The School of Arts & Sciences

Department of Natural Sciences


Dr. Ralph Abi Habib’s research interests, for the past 10 years, have been in the field of cancer research, cancer therapeutics and cancer drug development, particularly of biologics and more specifically fusion toxins, at the R&D, pre-clinical and clinical levels. 

He has mostly been interested in characterizing different tumor types in an effort to identify potential selectable markers on tumor cells (e.g. receptor expression patterns, signaling pathway mutations, cell surface protease, etc.) and in developing novel fusion toxins and tumor protease-activated fusion toxins for the selective targeting of both hematologic and solid malignancies. Tumor types that he has extensively studied include acute myeloid leukemia (AML), melanoma, glioblastoma (GBM), prostate cancer, thyroid cancer, non-small cell lung cancer, colon cancer and pancreatic cancer. 

His previous work includes the development and characterization of the first tumor protease-targeted, dual-specific fusion toxin, DTU2GMCSF, a urokinase-activated fusion of diphtheria toxin and GMCSF, for the treatment of acute myeloid leukemia. I have also worked on the development and characterization of recombinant anthrax lethal toxin (LeTx) for the treatment of melanoma and other tumors carrying mutations in the MAPK pathway. I have also contributed to the development of a PSA-activated proaerolysin toxin (PRX302) for the treatment of prostate cancer and benign prostatic hyperplasia (BPH), a molecule now in Phase III clinical development. In addition, he has led several Phase I and Phase II clinical trials investigating the safety, tolerability and therapeutic activity of a PSA-activated proaerolysin toxin (PRX302) for the treatment of locally recurrent prostate cancer and benign prostatic hyperplasia and of a fusion of interleukin-4 (IL-4) and Pseudomonas aeruginosa exotoxin A (IL4-PE) for the treatment of glioblastoma (GBM).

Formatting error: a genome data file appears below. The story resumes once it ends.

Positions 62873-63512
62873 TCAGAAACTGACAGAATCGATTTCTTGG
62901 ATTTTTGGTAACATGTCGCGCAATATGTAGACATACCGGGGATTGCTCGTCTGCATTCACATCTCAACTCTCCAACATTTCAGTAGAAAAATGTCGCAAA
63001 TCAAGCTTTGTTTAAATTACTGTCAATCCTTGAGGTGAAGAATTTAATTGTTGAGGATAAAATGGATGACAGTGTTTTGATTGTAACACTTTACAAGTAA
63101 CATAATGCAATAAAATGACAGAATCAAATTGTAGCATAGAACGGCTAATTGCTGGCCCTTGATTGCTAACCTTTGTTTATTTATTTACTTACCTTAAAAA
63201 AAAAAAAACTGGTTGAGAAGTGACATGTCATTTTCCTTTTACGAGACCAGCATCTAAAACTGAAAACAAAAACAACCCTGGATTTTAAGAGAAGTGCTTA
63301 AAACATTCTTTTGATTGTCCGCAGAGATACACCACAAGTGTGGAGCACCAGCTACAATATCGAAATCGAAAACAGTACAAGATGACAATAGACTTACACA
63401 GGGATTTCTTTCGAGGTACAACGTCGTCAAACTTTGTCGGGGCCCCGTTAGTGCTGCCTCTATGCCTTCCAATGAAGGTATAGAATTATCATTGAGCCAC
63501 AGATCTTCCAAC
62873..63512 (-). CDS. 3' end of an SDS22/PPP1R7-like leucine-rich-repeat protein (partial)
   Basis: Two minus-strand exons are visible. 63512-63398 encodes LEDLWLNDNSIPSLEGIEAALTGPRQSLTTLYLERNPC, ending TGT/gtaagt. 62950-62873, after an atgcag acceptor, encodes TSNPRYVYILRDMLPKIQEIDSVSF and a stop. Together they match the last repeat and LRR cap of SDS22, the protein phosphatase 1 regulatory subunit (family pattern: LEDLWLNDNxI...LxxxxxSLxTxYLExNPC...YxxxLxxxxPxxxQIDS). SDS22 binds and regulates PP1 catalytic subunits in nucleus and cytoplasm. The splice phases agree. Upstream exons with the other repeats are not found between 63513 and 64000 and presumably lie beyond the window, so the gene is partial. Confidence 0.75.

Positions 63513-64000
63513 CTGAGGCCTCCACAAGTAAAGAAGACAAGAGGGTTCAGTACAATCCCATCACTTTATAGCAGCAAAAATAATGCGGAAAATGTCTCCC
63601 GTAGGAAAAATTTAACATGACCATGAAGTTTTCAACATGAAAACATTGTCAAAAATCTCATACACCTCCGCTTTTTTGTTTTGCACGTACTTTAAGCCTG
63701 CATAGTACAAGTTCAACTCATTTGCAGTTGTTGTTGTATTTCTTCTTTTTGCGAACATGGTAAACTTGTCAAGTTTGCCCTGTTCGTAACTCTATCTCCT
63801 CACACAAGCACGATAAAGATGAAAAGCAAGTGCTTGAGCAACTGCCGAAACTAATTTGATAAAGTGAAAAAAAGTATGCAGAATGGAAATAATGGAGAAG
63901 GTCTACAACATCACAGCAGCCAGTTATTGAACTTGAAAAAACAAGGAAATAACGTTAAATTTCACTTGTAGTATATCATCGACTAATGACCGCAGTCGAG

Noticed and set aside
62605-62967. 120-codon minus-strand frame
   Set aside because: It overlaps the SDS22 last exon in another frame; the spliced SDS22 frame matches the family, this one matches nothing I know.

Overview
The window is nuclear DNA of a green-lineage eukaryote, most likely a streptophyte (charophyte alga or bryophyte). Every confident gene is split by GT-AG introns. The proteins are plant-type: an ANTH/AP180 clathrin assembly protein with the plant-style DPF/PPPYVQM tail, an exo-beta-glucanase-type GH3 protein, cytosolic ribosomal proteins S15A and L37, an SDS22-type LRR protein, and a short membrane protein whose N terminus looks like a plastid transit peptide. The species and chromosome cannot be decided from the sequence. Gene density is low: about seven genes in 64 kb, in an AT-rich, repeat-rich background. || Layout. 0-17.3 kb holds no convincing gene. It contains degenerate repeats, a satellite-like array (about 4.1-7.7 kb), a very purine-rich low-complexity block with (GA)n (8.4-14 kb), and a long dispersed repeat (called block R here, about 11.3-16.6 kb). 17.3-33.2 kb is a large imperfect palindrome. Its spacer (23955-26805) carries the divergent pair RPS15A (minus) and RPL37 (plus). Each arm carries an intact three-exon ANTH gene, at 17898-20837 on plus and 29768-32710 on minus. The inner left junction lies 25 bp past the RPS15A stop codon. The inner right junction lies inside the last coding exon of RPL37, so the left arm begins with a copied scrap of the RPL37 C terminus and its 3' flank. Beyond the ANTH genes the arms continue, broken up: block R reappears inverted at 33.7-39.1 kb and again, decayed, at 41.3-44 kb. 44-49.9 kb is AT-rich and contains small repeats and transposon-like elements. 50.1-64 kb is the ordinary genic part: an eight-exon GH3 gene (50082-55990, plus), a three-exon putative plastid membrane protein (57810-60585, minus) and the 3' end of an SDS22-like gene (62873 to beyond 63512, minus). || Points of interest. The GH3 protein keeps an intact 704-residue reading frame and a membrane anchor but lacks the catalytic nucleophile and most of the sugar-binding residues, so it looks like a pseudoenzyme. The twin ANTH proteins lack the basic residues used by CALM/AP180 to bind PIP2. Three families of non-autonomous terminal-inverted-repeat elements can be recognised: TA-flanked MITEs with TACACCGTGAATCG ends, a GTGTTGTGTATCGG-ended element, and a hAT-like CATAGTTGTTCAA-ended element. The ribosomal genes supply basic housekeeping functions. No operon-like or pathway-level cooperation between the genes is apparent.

Currently, his lab focuses on the selective targeting of signaling pathways and metabolic pathways in tumor cells. In particular we are attempting to target the MAPK pathway in AML cell lines and primary blasts from AML patients (both FLT-3 positive and negative) using a recombinant anthrax toxin and a urokinase-activated, dual selective recombinant anthrax toxin. He is also investigating the potential targeting of Arginine auxotrophy in AML cell lines and primary AML blasts using a pegylated recombinant human arginase. The current projects are carried out in collaboration with several institutions in the US, including the National Institute of Allergies and Infectious diseases (NIAID) at the NIH, the MD Anderson cancer center, Johns Hopkins school of Medicine and the Cancer Research Institute of Texas A&M School of Medicine.